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Racing on the margin

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  • Racing on the margin

    When racing on the margin replaces racing on the cushion.Take a gander at this insight from Mr Powell (I've resisted the temptation:>)et all.
    I think the IRL needs to find drastic ways to slip under the wire if it wants to take advantage of big track down time.The only other alternative is the season ticket squeeze play, not a pretty sight.


    carl s
    Indio, CA

    [ January 16, 2002: Message edited by: carl s ]
    Quando Omni Flunkus Moritati

  • #2
    LVMS is a special issue, on both the positive and negative side. I would guess that the cost of the land required to build the track was less per acre then any track built in the last ten years. They also have enough space for a auto related Industrial Park. They have more then a dozen stand-alone racing venues on the property that don't require massive amounts of money to operate. There are major events that do well besides NASCAR, such as the NHRA and World of Outlaws, each with two events a year. These venues weren't that costly to build, being under the umbrella of the overall property, and having some shared parking helps.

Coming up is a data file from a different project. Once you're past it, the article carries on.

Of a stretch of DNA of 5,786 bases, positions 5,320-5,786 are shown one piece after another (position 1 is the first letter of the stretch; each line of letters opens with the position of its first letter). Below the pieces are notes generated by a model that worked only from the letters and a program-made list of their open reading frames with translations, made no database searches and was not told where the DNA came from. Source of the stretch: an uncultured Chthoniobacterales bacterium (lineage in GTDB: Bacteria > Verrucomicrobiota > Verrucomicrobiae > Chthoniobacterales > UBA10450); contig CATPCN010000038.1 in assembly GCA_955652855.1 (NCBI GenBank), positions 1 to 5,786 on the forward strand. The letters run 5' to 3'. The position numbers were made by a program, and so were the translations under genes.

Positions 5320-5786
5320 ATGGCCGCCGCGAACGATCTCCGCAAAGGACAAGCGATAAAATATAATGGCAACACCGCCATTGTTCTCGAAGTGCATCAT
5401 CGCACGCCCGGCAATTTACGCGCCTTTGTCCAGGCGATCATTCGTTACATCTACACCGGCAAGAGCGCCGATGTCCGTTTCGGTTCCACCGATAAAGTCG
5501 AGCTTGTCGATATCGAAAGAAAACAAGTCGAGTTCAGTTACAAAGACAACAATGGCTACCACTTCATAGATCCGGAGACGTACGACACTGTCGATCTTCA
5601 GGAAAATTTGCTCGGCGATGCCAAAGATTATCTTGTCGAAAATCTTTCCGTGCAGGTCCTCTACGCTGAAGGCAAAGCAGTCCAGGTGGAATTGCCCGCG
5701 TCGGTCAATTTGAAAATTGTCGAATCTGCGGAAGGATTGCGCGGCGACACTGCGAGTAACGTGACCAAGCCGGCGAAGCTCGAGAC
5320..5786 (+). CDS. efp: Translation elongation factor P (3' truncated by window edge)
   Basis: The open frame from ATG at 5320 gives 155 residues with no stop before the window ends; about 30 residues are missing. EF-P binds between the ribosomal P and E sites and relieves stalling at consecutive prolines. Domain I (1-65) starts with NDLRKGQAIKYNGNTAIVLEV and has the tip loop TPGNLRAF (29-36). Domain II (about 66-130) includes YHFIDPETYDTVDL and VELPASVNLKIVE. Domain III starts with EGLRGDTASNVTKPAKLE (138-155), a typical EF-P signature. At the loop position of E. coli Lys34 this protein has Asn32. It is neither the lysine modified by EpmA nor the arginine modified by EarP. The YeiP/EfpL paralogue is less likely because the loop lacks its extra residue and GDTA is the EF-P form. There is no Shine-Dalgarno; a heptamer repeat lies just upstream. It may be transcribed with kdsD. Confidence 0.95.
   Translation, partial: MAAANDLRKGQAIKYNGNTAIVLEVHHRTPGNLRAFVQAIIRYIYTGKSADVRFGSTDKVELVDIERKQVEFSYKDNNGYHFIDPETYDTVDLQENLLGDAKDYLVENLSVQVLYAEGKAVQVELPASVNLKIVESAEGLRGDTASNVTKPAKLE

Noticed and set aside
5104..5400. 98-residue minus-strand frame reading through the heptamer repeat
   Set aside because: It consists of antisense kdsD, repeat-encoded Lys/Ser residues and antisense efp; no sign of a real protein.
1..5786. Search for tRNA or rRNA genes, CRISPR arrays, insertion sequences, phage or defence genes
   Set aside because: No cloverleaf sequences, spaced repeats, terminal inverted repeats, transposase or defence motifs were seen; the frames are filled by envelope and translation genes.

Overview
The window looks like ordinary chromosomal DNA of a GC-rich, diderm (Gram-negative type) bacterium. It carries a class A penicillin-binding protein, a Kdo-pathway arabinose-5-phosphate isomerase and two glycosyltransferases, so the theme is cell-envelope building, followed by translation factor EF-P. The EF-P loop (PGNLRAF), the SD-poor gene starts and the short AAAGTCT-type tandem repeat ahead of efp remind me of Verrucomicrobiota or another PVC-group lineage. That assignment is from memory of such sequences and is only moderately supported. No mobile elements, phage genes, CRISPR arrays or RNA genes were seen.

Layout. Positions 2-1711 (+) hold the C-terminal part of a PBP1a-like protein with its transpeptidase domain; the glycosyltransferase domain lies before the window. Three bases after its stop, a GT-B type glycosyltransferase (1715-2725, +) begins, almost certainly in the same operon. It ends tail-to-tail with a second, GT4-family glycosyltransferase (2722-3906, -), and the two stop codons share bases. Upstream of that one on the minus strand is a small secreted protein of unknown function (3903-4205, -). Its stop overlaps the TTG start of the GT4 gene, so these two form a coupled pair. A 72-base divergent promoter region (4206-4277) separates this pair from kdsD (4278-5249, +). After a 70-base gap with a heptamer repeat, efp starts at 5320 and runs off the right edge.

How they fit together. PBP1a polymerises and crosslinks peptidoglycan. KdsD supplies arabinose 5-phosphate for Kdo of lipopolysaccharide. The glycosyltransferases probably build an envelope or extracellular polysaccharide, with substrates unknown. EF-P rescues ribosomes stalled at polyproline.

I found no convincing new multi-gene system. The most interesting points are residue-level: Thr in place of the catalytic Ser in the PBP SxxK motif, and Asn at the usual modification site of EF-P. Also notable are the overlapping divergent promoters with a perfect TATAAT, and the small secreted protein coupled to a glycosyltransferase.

Remember that Speedway Motorsports wasn't the builder, they bought at what I assume was a "distressed" price.

    On the other hand, there is the problem of getting the fans off the tables and slot machines of "The Strip," NASCAR can do it, the NHRA can, with Vegas as close to Southern California as it is. The WoO events are linked to the SEMA show in the Spring, and coupled with NASCAR in the Fall. The IRL hasn't been able to do it yet, mostly do to the fact that, as an emerging series, the drivers have not become household names. Two more seasons as exciting as 2001, coupled with more defections from CART and it will be time for the series to take another shot at LVMS.

    I'll say one thing, looking at the property from I-15 when there is nothing going on there, with the terain being what it is, it doesn't look all that impressive, but it gets the job done. Profitable? I guess, you don't hear Bruton b****ing about not having a second WC date the way he does at Texas. With two IRL races a year putting on the show they do there each year, maybe he won't need the second date anyway.

    Comment


    • #3
      Remember that Speedway Motorsports wasn't the builder, they bought at what I assume was a "distressed" price.
      As one of the people that involved in building and managing the track originally, I can say with cetainty that Bruton paid top dollar for LVMS. At the time it was sold, there was a bidding war between SMI and ISC. Bruton won at far more than a "distressed" price.

      I can also tell you that much of what Powell says in the article is posturing. When we ran the track we ran IRL events and they were profitable... not sellouts by any means, but profitable just the same. If the track is being properly managed, the breakeven point for the Superspeedway events should be about 35,000 ticket sales. That's a number that should be able to be attained here on a regular basis.